DEVELOPMENT REPORT - Village PowerBy Jerilyn Watson
This is the VOA Special English DEVELOPMENT REPORT.
International scientists, development officials and technology experts gathered at World Bank headquarters in Washington, D-C recently. They discussed the need to provide electricity to poor communities in developing countries. The event was called Village Power Two-Thousand.
The experts say two-thousand-million people lack electric power for human needs. Development groups estimate that half the people in Southern Africa, South Asia and Central America live without clean water. These people do not have devices to keep food or medicine cold. They do not have telephones, televisions or computers. This often happens because a central power-provider is too far from the areas where power is needed.
The experts also say more people today live without electric power than twenty years ago. This is true although many organizations have invested in energy systems using oil and coal. A worldwide effort called Village Power is working to improve the situation. Village Power provides people with energy that can be renewed. The World Bank, the United States Agency for International Development and the United States Department of Energy are helping. So is the American company Winrock International. Other energy and technology companies are joining the campaign.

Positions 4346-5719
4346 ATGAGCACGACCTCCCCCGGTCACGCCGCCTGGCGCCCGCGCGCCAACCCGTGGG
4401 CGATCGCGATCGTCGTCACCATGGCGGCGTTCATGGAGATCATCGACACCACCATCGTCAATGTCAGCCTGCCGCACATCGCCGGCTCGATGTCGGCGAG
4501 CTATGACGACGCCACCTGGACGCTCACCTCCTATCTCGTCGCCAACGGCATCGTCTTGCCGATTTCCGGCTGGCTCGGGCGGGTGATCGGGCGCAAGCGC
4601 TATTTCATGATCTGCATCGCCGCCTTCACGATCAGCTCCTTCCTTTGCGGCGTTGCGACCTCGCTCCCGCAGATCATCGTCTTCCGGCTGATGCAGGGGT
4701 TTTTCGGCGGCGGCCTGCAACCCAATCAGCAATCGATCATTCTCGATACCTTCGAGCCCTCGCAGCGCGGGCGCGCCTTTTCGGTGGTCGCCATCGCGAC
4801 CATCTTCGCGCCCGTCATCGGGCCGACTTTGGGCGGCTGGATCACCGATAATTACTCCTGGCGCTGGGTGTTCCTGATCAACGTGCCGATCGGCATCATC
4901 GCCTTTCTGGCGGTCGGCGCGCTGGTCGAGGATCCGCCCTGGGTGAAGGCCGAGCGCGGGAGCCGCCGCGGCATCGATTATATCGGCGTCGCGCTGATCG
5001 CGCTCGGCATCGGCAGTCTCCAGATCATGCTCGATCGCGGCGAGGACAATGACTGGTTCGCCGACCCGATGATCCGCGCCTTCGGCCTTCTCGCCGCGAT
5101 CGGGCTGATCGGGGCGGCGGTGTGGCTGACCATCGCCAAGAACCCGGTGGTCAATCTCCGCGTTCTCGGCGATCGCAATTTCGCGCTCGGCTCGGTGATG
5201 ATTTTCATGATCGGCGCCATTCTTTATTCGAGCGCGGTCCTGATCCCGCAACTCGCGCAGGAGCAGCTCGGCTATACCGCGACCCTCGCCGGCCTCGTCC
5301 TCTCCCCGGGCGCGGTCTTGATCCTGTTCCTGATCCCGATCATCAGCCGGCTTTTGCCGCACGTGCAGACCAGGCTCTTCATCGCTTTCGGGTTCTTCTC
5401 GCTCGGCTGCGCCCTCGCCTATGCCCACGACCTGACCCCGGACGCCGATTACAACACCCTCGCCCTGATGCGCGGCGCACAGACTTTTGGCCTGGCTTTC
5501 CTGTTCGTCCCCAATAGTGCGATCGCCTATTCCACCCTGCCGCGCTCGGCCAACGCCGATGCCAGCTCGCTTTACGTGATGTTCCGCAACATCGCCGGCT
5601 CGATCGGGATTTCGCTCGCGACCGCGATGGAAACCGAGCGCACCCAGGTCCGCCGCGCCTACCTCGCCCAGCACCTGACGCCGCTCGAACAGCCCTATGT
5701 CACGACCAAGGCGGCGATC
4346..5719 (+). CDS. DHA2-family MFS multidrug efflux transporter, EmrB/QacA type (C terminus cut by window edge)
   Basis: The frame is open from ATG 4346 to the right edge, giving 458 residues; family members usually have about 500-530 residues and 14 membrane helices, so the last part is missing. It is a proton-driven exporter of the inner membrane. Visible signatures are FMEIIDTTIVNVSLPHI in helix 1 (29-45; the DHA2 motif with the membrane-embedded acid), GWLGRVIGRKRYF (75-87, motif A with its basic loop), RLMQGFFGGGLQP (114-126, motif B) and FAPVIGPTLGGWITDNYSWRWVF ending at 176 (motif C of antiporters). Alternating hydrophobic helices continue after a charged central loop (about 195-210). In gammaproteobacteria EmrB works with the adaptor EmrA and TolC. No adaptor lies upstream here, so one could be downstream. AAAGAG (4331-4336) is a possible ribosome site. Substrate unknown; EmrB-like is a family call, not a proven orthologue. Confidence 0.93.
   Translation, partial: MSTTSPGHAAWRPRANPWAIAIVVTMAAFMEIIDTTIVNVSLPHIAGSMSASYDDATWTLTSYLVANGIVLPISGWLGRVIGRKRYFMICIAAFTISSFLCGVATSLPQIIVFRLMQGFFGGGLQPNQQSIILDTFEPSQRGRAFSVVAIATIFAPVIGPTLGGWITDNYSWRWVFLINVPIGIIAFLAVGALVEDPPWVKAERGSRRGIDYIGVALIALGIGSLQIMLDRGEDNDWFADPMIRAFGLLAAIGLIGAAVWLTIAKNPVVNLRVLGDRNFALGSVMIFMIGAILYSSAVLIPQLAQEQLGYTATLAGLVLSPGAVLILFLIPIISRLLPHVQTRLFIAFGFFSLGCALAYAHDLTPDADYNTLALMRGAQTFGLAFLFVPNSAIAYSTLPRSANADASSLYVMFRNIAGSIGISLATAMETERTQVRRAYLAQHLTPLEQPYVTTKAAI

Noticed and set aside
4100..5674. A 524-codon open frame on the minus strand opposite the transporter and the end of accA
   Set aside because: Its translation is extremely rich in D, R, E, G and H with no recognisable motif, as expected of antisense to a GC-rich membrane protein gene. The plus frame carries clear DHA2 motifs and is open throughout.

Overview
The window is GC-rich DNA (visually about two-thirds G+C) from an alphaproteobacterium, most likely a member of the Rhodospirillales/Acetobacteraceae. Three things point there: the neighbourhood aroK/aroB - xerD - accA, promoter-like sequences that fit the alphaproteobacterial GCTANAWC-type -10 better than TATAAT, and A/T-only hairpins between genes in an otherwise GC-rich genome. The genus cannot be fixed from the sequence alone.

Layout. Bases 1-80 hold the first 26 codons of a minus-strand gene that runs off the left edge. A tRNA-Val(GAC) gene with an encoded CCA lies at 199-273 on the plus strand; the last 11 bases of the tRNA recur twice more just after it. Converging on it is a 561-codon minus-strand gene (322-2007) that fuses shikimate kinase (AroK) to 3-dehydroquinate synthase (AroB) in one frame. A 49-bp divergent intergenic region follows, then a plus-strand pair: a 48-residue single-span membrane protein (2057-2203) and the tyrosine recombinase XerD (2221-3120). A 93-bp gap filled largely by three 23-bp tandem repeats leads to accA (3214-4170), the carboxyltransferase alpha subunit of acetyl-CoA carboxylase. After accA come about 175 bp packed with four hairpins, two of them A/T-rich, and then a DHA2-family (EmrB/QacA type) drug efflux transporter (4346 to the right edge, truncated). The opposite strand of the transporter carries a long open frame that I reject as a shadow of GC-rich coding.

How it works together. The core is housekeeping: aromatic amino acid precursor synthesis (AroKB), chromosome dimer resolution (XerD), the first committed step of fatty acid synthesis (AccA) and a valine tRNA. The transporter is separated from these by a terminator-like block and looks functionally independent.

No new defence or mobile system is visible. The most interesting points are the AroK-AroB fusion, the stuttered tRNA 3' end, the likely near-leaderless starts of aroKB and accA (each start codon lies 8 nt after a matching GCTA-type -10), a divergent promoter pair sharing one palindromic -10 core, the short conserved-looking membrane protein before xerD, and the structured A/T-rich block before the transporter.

Village Power officials say lack of electricity makes life especially difficult for women in developing countries. Women spend many hours bringing fuel and water to their homes. Representatives to the conference say new technologies can help. The World Bank is showing some of this technology at its headquarters. Visitors can see examples of power provided by wind, water and sun. These kinds of energy can be used to pump water for crops. Ovens with power provided by the sun can dry grains. Inside a small house, battery devices provide energy for lamps, a stove and a television.
Oscar Coto is a development expert with the Solar Foundation. This organization has headquarters in Guatemala. Mr. Coto says the health of women and children who live outside cities has improved greatly. Mr. Coto says this is because the foundation has been supplying machines to keep vaccine medicines cold and safe.
This VOA Special English DEVELOPMENT REPORT was written by Jerilyn Watson.